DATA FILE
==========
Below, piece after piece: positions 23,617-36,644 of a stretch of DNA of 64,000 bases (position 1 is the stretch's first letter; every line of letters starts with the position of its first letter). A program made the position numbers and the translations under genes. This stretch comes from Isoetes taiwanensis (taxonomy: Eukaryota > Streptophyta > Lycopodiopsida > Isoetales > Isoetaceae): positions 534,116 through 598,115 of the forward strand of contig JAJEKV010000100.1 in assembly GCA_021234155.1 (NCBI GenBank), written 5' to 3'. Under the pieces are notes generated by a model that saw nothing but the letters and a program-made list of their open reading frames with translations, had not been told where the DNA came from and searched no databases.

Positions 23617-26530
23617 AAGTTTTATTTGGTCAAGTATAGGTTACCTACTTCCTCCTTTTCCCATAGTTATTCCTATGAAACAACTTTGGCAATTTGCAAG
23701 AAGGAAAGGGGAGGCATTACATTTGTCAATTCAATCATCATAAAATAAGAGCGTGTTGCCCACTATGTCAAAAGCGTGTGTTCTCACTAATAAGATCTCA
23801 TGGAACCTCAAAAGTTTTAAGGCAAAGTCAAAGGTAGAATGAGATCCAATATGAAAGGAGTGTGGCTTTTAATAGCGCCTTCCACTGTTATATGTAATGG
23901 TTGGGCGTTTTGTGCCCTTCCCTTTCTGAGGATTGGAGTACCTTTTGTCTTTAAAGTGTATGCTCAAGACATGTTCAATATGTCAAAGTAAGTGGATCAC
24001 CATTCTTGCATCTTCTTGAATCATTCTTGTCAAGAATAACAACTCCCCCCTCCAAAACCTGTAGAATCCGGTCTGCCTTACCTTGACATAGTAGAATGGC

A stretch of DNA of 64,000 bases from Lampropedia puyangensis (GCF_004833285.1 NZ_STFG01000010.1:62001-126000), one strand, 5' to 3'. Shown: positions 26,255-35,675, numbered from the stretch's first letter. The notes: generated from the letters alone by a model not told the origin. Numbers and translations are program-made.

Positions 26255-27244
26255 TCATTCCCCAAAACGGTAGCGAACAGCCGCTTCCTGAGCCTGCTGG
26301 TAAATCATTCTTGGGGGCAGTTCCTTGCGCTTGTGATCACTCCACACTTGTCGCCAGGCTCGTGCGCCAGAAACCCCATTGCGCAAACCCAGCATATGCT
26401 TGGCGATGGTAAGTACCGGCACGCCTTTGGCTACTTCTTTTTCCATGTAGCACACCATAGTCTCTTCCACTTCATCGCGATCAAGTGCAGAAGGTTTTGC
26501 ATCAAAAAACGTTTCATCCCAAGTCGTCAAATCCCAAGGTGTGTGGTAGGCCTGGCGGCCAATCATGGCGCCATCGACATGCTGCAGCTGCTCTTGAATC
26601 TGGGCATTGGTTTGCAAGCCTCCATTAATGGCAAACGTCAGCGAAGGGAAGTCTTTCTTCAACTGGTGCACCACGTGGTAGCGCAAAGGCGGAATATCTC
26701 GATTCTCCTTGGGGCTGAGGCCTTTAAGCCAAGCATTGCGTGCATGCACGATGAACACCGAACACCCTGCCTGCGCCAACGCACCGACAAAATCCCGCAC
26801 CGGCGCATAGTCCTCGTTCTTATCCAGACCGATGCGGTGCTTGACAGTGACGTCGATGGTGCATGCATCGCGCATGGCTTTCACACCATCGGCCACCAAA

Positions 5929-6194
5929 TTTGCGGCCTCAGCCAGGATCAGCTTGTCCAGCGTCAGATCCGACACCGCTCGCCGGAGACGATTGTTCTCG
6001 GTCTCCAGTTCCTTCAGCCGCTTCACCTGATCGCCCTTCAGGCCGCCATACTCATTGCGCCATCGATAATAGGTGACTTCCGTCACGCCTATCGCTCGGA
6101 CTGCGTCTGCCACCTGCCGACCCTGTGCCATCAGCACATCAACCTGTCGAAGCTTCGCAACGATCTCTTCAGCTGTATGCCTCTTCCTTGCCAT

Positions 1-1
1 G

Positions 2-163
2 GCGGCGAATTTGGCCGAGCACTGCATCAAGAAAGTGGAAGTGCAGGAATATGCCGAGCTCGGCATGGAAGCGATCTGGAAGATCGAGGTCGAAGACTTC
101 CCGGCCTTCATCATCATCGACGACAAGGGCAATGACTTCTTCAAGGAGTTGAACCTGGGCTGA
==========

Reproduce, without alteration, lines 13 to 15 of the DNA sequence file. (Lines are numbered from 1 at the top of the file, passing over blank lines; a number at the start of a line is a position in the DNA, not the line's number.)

26501 ATCAAAAAACGTTTCATCCCAAGTCGTCAAATCCCAAGGTGTGTGGTAGGCCTGGCGGCCAATCATGGCGCCATCGACATGCTGCAGCTGCTCTTGAATC
26601 TGGGCATTGGTTTGCAAGCCTCCATTAATGGCAAACGTCAGCGAAGGGAAGTCTTTCTTCAACTGGTGCACCACGTGGTAGCGCAAAGGCGGAATATCTC
26701 GATTCTCCTTGGGGCTGAGGCCTTTAAGCCAAGCATTGCGTGCATGCACGATGAACACCGAACACCCTGCCTGCGCCAACGCACCGACAAAATCCCGCAC